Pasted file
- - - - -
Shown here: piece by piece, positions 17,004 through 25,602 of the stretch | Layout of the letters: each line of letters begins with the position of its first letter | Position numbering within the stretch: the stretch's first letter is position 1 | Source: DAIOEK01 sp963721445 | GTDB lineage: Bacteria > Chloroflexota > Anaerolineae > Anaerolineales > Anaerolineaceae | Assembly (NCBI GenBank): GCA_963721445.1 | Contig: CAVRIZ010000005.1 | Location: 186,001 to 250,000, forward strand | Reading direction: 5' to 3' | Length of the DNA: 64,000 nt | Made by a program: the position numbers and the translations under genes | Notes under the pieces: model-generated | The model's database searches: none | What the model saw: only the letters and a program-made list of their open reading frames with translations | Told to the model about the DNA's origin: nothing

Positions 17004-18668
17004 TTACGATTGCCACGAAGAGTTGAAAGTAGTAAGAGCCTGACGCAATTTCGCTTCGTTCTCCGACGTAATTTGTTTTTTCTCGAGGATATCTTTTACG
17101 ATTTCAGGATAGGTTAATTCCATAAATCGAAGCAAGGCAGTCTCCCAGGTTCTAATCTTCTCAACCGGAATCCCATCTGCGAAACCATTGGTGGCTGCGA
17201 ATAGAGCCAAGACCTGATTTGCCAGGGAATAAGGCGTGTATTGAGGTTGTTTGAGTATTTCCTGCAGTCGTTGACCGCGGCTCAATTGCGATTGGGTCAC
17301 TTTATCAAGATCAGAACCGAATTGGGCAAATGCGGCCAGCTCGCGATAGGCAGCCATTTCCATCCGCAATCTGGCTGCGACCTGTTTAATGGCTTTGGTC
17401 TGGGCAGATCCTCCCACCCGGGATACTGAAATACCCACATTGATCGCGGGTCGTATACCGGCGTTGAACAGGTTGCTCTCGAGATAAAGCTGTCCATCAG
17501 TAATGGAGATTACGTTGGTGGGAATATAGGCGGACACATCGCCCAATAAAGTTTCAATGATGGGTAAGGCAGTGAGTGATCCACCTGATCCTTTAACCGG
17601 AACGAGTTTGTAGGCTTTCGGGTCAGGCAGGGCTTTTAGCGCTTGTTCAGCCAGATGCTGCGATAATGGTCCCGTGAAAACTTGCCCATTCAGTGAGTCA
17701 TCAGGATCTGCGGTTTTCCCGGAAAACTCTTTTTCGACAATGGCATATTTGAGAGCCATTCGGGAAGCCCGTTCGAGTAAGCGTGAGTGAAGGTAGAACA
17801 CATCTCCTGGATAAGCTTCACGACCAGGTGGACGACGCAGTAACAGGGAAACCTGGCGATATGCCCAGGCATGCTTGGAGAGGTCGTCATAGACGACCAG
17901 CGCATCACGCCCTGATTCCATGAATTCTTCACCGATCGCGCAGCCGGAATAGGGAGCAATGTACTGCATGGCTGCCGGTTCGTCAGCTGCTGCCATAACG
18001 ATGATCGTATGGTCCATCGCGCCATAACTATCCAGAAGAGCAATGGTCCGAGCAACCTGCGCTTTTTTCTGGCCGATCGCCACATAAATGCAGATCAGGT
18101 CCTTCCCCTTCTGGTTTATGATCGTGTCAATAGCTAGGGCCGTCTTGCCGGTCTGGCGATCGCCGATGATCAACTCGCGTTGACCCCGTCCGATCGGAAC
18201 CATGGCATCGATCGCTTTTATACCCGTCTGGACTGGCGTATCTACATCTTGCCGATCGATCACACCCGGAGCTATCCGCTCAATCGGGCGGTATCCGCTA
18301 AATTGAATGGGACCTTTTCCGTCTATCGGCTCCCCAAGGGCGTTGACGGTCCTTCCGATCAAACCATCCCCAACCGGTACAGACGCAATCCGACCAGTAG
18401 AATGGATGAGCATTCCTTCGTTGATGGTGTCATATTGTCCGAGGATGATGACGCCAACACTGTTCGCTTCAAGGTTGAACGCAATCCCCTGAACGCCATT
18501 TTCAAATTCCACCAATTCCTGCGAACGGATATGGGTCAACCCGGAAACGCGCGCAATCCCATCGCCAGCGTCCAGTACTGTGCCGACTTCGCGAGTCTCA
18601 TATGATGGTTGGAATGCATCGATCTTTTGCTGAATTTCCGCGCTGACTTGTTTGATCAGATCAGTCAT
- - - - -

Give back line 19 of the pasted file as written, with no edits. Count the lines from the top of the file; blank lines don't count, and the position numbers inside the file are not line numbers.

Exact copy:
18601 TATGATGGTTGGAATGCATCGATCTTTTGCTGAATTTCCGCGCTGACTTGTTTGATCAGATCAGTCAT